Methods

  1. Matthew A. Turk and Alex P. Pentland.
    Face Recognition Using Eigenfaces.
    Computer Vision and Pattern Recognition (CVPR), 1991.
    [pdf]

  2. Eric Nowak and Frederic Jurie.
    Learning visual similarity measures for comparing never seen objects.
    Computer Vision and Pattern Recognition (CVPR), 2007.
    [pdf]
    [webpage]

    Results were obtained using the binary available from the paper's webpage. View 1 of the database was used to compute the cut-off threshold used in computing mean classification accuracy on View 2. For each of the 10 folds of View 2 of the database, 9 of the sets were used as training, the similarity measures were computed for the held out test set, and the threshold value was used to classify pairs as matched or mismatched. This procedure was performed both on the original images as well as the set of aligned images from the funneled parallel database.

    We used the same parameters given on the paper's webpage, with C=1 for the SVM, specifically:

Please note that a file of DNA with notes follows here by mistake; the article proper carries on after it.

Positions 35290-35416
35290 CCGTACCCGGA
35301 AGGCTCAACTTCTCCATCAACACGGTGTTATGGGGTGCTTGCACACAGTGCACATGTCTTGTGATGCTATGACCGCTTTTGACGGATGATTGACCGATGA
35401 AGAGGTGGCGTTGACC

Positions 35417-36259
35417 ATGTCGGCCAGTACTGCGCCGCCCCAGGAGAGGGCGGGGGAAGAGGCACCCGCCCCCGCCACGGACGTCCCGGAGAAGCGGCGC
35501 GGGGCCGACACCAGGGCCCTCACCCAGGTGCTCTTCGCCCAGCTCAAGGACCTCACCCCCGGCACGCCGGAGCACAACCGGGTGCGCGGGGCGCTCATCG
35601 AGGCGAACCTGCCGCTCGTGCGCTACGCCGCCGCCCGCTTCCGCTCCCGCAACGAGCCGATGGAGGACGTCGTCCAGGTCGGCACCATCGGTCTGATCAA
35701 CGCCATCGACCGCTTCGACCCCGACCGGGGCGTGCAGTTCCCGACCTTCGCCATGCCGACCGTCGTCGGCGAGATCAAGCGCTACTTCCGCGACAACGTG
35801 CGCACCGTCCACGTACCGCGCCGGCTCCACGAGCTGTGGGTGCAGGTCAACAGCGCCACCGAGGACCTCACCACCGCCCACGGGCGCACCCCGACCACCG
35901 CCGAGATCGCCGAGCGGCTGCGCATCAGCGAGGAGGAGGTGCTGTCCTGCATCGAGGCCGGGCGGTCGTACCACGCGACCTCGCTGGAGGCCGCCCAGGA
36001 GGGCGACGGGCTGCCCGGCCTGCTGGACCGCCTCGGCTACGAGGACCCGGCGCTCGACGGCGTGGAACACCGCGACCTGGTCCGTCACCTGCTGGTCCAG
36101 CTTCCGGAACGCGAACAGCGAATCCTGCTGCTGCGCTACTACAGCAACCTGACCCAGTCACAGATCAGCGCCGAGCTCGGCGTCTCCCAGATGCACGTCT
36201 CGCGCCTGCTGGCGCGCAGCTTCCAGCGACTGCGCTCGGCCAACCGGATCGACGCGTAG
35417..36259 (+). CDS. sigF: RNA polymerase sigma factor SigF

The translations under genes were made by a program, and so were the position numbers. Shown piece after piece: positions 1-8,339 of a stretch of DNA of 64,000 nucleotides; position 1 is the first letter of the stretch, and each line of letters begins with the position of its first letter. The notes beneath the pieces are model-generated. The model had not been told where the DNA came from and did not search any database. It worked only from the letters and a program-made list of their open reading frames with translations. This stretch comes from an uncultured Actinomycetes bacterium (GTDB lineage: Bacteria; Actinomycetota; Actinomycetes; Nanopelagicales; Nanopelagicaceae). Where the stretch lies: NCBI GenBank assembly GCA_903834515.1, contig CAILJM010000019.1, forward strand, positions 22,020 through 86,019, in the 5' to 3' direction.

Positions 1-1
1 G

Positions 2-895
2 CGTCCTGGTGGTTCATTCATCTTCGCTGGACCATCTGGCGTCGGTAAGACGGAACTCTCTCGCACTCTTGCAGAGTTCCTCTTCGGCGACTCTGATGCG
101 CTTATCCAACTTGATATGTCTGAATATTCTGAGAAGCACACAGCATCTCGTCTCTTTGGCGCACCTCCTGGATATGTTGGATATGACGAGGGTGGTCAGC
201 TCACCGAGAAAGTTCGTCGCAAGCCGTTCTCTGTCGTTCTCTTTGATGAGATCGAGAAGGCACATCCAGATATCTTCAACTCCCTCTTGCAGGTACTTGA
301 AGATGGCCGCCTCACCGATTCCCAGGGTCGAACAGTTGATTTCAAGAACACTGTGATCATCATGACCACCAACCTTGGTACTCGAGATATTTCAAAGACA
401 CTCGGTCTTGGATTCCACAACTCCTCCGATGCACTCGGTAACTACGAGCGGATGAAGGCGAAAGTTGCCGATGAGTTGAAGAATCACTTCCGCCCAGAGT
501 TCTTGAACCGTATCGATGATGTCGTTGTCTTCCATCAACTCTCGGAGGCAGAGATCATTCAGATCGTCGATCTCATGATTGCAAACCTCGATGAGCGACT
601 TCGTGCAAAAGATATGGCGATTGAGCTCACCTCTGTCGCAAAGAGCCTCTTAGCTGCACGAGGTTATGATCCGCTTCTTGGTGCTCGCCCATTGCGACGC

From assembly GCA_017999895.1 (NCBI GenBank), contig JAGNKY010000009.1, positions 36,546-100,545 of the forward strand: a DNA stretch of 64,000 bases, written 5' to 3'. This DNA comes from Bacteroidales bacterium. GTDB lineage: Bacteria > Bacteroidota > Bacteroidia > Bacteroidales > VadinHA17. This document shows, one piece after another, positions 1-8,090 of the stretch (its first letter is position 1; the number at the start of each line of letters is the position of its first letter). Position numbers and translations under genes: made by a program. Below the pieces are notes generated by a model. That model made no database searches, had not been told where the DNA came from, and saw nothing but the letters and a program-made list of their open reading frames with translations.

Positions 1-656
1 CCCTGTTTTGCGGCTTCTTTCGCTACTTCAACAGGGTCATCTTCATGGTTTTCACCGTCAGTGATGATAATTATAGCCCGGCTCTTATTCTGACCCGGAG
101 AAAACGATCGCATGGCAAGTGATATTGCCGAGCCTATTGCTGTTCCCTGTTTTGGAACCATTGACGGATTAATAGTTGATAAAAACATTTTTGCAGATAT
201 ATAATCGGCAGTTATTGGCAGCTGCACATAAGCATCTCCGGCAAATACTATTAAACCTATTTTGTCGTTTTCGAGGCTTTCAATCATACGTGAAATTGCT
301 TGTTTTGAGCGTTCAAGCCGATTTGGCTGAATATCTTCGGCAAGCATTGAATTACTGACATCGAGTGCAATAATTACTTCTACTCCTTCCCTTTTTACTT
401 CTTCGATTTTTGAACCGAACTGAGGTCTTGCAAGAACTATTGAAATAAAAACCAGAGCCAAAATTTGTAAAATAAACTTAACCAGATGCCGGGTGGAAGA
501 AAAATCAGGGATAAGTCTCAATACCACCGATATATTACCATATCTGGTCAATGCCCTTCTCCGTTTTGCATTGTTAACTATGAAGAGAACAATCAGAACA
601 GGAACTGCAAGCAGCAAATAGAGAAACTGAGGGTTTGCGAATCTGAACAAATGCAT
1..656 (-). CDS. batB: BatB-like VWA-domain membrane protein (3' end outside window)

pRazSimiERCF -verbose 2 -ntrees 5 -maxleavesnb 25000 -nppL 100000 -ncondtrial 1000 -nppT 1000 -wmin 15 -wmax 100 -neirelsize 1 -svmc 1

  3. Gary B. Huang, Vidit Jain, and Erik Learned-Miller.
    Unsupervised joint alignment of complex images.
    International Conference on Computer Vision (ICCV), 2007.
    [pdf]
    [webpage]

    Face images were aligned using publicly available source code from project webpage.

  4. Gary B. Huang, Michael J. Jones, and Erik Learned-Miller.
    LFW Results Using a Combined Nowak Plus MERL Recognizer.
    Faces in Real-Life Images Workshop in European Conference on Computer Vision (ECCV), 2008.
    [pdf]
    [commercial system, see note at top]

    Face images were aligned using a commercial system that attempts to identify nine facial landmark points through Viola-Jones type landmark detectors.

  5. Lior Wolf, Tal Hassner, and Yaniv Taigman.
    Descriptor Based Methods in the Wild.
    Faces in Real-Life Images Workshop in European Conference on Computer Vision (ECCV), 2008.
    [pdf]
    [webpage]

  6. Conrad Sanderson and Brian C. Lovell.
    Multi-Region Probabilistic Histograms for Robust and Scalable Identity Inference.
    International Conference on Biometrics (ICB), 2009.
    [pdf]

  7. Nicolas Pinto, James J. DiCarlo, and David D. Cox.
    How far can you get with a modern face recognition test set using only simple features? Computer Vision and Pattern Recognition (CVPR), 2009.
    [pdf]

  8. Matthieu Guillaumin, Jakob Verbeek, and Cordelia Schmid.
    Is that you? Metric Learning Approaches for Face Identification.